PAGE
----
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Profile: Dave Holloway

A canny man at Canford Audio talks about working for Canford, dealing with broadcast clients and compiling the vast catalogue that is The Source.

The Trident programme and the defence budget are in the UK news again: how fitting then that Canford’s director of sales and marketing, Dave Holloway, began his working life in RF engineering for a company supplying to a defence contractor. He moved through semi-conductors (“very cut-throat”), supplying cables for telecoms and the BBC (“it kindled my interest in audio and broadcast”) and finally several years of running a supplier of patch panels and audio monitors, before arriving at Canford. Just for fun, in the evenings Holloway worked in several theatres, recording studios and live music venues. As a supplier to the company for the previous decade he says, he had already come to understand founder Iain Elliott’s difficult to define “Canfordness”: slightly quirky, but with an absolute focus on service, quality and reliability in everything it does.

The new Canford catalogue, The Source, is just out.

“I used to look after publishing and marketing the catalogue when I started. We did that the hard way: printing out the entry for each product, setting up trestle tables and assembling the pages on A3 paper with a Pritt Stick, and then off to the printer. Nothing electronic, but very effective – what it means is that the catalogue was laid out in an order that was ‘sensible’. There’s a logic that comes from knowing what the products are and how they are used.”

And what is that for the uninitiated?

“Very roughly speaking, within each chapter, it’s a complexity order. You start with an XLR connector and you end up with an audio touring multi-pin.

“So, say you consider the ‘connection panel and wallplate’ chapter, it starts with simple connector wallplates then a basic XLR termination panel, then you go to A gauge, then B gauge, then bantam, then you get into the simple routers, and then to the highly sophisticated Ghielmetti, audio and data panel. It finishes with our own 3Gb/s HD video and specialist data panels.

“The new catalogue has 3,200 Canford products and over 15,500 in total. When Iain Elliott started the company he was making widgets and fixing things, so it was always his intention that Canford was a manufacturer and not just a box-shifter.”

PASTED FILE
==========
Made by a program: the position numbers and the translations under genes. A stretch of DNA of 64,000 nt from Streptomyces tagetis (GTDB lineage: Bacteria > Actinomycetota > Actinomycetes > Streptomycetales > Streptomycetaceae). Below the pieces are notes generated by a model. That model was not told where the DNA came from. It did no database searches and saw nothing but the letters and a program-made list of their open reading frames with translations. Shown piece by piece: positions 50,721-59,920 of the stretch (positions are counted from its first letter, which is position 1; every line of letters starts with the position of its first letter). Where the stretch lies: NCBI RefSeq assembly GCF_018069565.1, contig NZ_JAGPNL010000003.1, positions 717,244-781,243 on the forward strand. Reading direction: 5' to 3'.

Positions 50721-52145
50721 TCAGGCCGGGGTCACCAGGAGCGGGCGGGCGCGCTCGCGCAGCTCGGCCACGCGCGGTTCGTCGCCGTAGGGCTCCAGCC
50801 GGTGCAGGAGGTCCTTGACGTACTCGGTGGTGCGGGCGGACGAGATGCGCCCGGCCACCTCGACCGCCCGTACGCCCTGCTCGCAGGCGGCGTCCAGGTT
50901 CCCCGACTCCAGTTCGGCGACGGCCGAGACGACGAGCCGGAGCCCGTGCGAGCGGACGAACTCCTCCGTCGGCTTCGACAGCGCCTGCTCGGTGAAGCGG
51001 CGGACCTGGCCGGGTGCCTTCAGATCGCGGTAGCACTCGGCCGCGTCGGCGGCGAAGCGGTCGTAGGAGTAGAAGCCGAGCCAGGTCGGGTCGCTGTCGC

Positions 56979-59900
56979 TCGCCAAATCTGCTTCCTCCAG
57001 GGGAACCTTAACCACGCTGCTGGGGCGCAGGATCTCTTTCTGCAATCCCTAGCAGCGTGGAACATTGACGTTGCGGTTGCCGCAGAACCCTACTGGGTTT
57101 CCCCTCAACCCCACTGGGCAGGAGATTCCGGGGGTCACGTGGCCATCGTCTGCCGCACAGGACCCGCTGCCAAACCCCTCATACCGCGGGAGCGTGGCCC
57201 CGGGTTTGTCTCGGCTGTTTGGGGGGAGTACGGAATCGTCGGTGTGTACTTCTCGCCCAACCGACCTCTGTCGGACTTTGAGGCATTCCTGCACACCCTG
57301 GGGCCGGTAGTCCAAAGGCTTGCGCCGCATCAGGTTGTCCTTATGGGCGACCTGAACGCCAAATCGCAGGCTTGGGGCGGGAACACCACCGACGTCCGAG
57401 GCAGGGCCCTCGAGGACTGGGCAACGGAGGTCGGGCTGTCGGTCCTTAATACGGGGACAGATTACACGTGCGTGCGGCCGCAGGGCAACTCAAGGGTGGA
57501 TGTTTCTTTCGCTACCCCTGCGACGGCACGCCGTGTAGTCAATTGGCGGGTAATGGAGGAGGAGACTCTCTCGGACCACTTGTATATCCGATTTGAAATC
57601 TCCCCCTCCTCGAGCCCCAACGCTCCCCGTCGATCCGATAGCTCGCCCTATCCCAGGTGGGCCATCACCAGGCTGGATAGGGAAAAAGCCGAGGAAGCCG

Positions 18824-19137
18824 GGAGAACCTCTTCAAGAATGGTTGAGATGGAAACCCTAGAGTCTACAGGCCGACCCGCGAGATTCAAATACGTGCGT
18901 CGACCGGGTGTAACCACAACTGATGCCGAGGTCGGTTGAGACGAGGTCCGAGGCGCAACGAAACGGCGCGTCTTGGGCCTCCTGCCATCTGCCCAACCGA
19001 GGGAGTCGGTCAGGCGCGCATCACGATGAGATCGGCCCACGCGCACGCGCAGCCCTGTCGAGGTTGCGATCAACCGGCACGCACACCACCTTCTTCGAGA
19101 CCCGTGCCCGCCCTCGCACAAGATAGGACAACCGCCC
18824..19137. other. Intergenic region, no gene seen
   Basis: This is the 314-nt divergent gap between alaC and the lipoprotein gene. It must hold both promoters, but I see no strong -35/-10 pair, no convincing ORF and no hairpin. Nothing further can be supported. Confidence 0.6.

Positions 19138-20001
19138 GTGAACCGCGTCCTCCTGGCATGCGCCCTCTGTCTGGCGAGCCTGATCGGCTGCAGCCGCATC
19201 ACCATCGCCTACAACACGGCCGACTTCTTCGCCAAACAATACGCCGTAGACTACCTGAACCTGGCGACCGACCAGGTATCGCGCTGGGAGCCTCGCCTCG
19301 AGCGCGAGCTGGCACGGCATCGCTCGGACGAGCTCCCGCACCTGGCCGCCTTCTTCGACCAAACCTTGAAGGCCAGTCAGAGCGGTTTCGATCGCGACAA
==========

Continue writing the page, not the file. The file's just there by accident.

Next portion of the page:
There was a shake-up in senior management in 1999, at which point you left…

“I worked for Megahertz for a year, and with Pixel Power in the Far East, but I kept in touch with Canford, always with the hope and intention of coming back.

“What transpired then was: Canford bought Swift Precision, a small broadcast connector manufacturer. I returned and worked with the engineers on the Isle of Portland to redesign the patch and termination panels to keeping them simple, dedicated and focused, and therefore cost-effective.

“One thing that Canford is very well known for is producing customisable [goods]. But in the bulk market, for something like a termination panel, you need dedicated products – and that’s what we came up with. In a fairly short time we created about half a [catalogue] chapter full of panels. From a standing start where we had a very small market share – virtually none – we’ve now got within a full-blown manufacturing facility, we have CNC milling, full sheet metal fabrication and spot-welding, and an in-house powder coating shop, all supported by some excellent mechanical design engineers.

“The other thing I took on was looking at the TV system integrators. We have a reputation for The Source (the catalogue), yes, [but] what Canford wasn’t doing was face-to-face contact. If you’re going to spend a lot of money you want to look into somebody’s eyes first; it boils down to trust. So I developed that market, reinforcing relationships but taking a new raft of products to those customers who traditionally hadn’t really dealt with us.”